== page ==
Package the app as the SDK directs. I use the older Ant approach, which is being deprecated, replace it with the Gradle command from a newer SDK if needed. Set the path to your SDK, then package the apk using these commands:
export SDK=/path/to/your/android-sdk-linux $SDK/tools/android update project -p . -s --target 1 ant debug
Transfer the resulting bin/NativeActivity-debug.apk to your device, go to Settings->Security and allow installation of apps from unknown sources, ie outside the Play Store, then install it. Go to your app folder and run the app named NativeActivity: it'll show a black screen and start flashing a bunch of colors upon a touch.
Run the druntime and phobos unit tests in an apk
Copy and edit the C wrapper and create the libs/armeabi-v7a/ directory as shown in the last section, then download and apply the small patch to have the sample app invoke the test runner, and rebuild:
curl -O https://gist.githubusercontent.com/joakim-noah/8ba3cd4958266f357295/raw/a52fcf1e63715f8b1bd3527afaa85872087b0f30/native_ldc_arm git apply native_ldc_arm cd ../../../ldc/build/ make test-runner-apk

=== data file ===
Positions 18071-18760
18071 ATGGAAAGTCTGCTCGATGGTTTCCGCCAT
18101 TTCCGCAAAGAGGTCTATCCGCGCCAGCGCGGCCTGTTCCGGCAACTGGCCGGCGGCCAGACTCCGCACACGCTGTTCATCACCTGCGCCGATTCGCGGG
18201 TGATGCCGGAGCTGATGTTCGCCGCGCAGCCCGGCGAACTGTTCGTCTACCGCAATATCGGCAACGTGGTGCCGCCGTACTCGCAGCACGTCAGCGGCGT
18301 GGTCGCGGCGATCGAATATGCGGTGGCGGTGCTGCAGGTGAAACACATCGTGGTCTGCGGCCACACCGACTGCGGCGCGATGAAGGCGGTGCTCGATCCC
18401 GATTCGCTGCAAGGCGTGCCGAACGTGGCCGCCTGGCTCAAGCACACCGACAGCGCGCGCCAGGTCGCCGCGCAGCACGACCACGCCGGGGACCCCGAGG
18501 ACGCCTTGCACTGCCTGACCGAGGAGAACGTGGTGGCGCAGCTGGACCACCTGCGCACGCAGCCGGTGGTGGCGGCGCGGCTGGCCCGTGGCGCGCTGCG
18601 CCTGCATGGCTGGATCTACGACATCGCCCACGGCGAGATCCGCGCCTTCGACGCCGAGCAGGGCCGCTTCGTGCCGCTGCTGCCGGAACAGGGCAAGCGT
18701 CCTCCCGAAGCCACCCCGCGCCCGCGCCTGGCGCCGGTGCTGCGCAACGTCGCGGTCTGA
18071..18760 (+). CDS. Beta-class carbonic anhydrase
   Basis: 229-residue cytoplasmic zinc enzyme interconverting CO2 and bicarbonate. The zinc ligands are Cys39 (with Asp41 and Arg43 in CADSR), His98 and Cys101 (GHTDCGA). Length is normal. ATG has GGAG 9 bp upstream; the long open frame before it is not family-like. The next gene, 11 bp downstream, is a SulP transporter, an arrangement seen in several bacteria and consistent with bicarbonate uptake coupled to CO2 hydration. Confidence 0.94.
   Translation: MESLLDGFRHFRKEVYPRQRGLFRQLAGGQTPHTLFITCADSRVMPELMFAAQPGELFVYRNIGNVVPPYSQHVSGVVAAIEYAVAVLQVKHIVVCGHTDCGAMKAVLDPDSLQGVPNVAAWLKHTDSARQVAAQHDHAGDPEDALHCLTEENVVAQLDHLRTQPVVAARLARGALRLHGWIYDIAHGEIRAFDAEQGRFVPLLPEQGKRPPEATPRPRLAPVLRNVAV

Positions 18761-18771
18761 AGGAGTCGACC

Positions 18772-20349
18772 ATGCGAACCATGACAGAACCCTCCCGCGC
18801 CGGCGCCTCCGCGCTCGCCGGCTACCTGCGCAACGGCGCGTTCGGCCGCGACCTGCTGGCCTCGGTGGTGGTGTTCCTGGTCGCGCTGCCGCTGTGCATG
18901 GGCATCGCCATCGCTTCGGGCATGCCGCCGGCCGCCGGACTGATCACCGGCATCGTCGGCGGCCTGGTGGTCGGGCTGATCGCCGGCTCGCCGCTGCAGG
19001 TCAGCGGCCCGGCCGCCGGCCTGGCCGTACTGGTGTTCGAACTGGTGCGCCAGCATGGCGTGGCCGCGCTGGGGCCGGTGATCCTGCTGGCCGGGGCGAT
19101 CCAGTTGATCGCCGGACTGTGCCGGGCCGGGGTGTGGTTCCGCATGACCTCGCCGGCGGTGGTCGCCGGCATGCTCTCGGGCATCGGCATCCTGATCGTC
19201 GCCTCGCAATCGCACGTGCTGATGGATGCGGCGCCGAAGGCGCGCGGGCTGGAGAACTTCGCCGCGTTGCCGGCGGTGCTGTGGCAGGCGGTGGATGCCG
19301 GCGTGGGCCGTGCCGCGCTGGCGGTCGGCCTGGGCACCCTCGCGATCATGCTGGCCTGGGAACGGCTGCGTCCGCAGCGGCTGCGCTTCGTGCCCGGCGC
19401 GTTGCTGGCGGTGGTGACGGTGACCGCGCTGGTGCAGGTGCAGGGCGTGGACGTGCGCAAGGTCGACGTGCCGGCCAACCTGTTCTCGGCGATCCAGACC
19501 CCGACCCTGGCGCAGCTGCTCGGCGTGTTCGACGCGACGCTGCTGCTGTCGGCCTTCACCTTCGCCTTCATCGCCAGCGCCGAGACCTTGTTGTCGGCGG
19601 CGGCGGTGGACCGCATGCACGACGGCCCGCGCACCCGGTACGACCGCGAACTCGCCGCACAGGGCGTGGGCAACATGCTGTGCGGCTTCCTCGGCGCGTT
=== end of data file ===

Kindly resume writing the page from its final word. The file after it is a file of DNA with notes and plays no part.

Finally, package the test runner apk:
cd ../../android/samples/native-activity/ ant debug
Transfer the resulting bin/NativeActivity-debug.apk to your device, and install it as before. Also, copy the list of modules to test to the /sdcard/ directory. The app will append its results to /sdcard/test.log, so if you happen to have a file with that name, move it.
This time, it should show a black screen for about a minute, while all the tests run. A touch after that and it should start flashing a bunch of colors. If not, look at the output in /sdcard/test.log and check if the app hung after any particular tested module. You can remove that module from test.list and try running again.
Directions for future work
- Coming soon